Audience: Once students develop their solution, who are they going to tell? If the audience extends beyond the teacher or classmates, students will be more motivated to focus on the quality of their solution and presentation of that solution. It becomes a matter of personal pride.

 

Real-World: The extent to which the problem solution can change the world is also a motivating factor. Problems can be focused on the student, school, community, state, nation, world, and universe. All are important and should be addressed across the year. You’ll find that when students find they are making a difference, they rise to the occasion. Real-world problems lend themselves to using a design process for solution finding, building critical academic and executive function skills.

 

Standards-Focused: Given that schools operate within a system that expects mastery of certain content by certain grade levels, and sometimes even times of the school year, it is important to ensure that the problem is well-focused on that content. While other content will be reinforced and foreshadowed, key curricular content must be at the core of the problem.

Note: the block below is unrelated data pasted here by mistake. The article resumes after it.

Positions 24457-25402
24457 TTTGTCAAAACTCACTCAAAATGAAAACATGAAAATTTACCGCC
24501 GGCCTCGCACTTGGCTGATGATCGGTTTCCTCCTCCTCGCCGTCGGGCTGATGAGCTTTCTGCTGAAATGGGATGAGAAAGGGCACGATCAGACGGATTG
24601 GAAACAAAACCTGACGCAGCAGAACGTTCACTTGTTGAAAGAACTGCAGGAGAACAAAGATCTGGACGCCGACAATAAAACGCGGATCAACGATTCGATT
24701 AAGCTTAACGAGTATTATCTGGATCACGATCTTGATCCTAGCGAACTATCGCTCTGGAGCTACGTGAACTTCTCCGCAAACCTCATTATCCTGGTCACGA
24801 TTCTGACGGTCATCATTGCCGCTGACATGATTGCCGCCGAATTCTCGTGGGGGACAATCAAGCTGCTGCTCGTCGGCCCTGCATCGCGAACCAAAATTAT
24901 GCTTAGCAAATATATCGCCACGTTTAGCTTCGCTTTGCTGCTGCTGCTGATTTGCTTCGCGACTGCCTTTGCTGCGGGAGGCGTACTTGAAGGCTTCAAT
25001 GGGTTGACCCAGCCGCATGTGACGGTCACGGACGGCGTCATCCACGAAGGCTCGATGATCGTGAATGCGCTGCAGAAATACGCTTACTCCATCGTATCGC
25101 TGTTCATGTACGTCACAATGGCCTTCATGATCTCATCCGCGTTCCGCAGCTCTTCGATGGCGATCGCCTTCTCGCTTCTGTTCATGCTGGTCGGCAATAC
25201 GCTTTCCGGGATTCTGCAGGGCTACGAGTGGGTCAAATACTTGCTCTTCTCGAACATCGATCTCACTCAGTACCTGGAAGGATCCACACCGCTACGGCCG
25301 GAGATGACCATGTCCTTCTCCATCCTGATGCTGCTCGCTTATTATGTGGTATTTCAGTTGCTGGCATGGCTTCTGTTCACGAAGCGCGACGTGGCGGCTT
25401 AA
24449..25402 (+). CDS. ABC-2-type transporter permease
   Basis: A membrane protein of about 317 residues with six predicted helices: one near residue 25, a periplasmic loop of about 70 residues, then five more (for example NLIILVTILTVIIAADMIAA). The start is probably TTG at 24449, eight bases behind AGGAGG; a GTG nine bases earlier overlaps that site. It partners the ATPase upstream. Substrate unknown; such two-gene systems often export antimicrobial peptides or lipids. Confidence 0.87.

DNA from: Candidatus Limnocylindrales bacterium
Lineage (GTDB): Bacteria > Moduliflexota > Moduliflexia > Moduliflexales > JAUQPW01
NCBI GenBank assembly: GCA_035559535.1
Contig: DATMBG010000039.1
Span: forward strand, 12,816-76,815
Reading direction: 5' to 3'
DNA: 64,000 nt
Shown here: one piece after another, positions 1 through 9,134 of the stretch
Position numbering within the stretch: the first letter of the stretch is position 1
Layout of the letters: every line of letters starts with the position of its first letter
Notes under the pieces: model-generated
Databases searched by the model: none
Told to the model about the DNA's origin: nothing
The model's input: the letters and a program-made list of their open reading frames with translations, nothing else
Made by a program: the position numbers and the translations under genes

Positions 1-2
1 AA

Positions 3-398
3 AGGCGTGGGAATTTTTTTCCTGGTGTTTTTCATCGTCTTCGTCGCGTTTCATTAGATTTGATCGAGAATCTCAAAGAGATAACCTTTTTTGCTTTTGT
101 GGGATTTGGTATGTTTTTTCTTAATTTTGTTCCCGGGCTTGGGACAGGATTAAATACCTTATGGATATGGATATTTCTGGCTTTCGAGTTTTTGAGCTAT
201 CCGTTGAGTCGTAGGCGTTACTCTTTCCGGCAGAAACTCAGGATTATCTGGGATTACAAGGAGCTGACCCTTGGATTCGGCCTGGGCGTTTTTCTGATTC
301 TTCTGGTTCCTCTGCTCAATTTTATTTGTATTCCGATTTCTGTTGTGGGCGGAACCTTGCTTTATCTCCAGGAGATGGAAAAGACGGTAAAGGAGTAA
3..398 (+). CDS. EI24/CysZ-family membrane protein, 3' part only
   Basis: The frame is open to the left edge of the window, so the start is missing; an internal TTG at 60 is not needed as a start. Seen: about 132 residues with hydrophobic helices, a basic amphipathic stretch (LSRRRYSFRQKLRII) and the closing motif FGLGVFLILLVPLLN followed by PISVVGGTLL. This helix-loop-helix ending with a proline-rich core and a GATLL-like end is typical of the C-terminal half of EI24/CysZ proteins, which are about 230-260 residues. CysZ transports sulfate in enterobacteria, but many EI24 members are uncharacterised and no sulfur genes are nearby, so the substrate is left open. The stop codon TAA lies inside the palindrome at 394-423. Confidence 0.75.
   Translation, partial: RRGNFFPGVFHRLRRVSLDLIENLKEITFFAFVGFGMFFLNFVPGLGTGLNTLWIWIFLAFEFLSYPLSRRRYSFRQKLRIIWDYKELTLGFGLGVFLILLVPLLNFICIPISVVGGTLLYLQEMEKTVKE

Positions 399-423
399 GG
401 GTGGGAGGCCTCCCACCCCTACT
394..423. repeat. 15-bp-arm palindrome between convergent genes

In my second book, It’s Not What You Teach But How, I propose that we need students to become problem-finders, innovators, and entrepreneurs. As teachers grow more comfortable with their Learner-Active, Technology-Infused Classrooms, they can move toward having students identify the problems they want to solve, rather than constraining them with teacher-created problems.

To get started on your own problem-finding, look in your own classroom or school, consider issues of your community, look at the world around you. Read the news! Check out great organization’s websites, like the United Nations, NASA, World Water Organization, World Health Organization, the World Economic Forum, CARE, and more.

Create great problems to build efficacious leaders and change the world!

 

Rethinking Success: Engagement, Empowerment, & Efficacy

Like it or not, to most schools, achievement means strong performance on state tests. Some claim to value life preparation and social/emotional growth over test scores, but that never plays well in the annual newspaper articles. What if you could have it all? What if you could rethink success and have happy, healthy, excited students from all walks of life, with strong test scores?